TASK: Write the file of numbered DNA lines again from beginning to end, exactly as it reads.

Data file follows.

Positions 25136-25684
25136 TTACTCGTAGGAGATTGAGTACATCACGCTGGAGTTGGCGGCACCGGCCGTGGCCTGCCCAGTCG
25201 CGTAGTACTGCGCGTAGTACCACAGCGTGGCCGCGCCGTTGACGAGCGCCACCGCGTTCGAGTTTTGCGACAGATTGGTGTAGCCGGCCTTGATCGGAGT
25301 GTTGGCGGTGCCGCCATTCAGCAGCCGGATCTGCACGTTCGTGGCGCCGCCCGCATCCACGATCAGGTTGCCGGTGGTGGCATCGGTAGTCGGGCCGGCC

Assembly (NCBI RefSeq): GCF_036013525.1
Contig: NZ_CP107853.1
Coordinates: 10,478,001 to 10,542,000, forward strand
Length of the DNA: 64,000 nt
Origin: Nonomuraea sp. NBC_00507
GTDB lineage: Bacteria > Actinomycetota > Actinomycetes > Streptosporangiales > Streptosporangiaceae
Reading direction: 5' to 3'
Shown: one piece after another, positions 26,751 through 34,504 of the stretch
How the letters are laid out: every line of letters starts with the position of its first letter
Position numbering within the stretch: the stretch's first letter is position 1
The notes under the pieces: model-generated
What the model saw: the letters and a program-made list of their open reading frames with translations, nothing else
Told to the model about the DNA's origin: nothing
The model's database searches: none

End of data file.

Positions 25136-25684
25136 TTACTCGTAGGAGATTGAGTACATCACGCTGGAGTTGGCGGCACCGGCCGTGGCCTGCCCAGTCG
25201 CGTAGTACTGCGCGTAGTACCACAGCGTGGCCGCGCCGTTGACGAGCGCCACCGCGTTCGAGTTTTGCGACAGATTGGTGTAGCCGGCCTTGATCGGAGT
25301 GTTGGCGGTGCCGCCATTCAGCAGCCGGATCTGCACGTTCGTGGCGCCGCCCGCATCCACGATCAGGTTGCCGGTGGTGGCATCGGTAGTCGGGCCGGCC

Assembly (NCBI RefSeq): GCF_036013525.1
Contig: NZ_CP107853.1
Coordinates: 10,478,001 to 10,542,000, forward strand
Length of the DNA: 64,000 nt
Origin: Nonomuraea sp. NBC_00507
GTDB lineage: Bacteria > Actinomycetota > Actinomycetes > Streptosporangiales > Streptosporangiaceae
Reading direction: 5' to 3'
Shown: one piece after another, positions 26,751 through 34,504 of the stretch
How the letters are laid out: every line of letters starts with the position of its first letter
Position numbering within the stretch: the stretch's first letter is position 1
The notes under the pieces: model-generated
What the model saw: the letters and a program-made list of their open reading frames with translations, nothing else
Told to the model about the DNA's origin: nothing
The model's database searches: none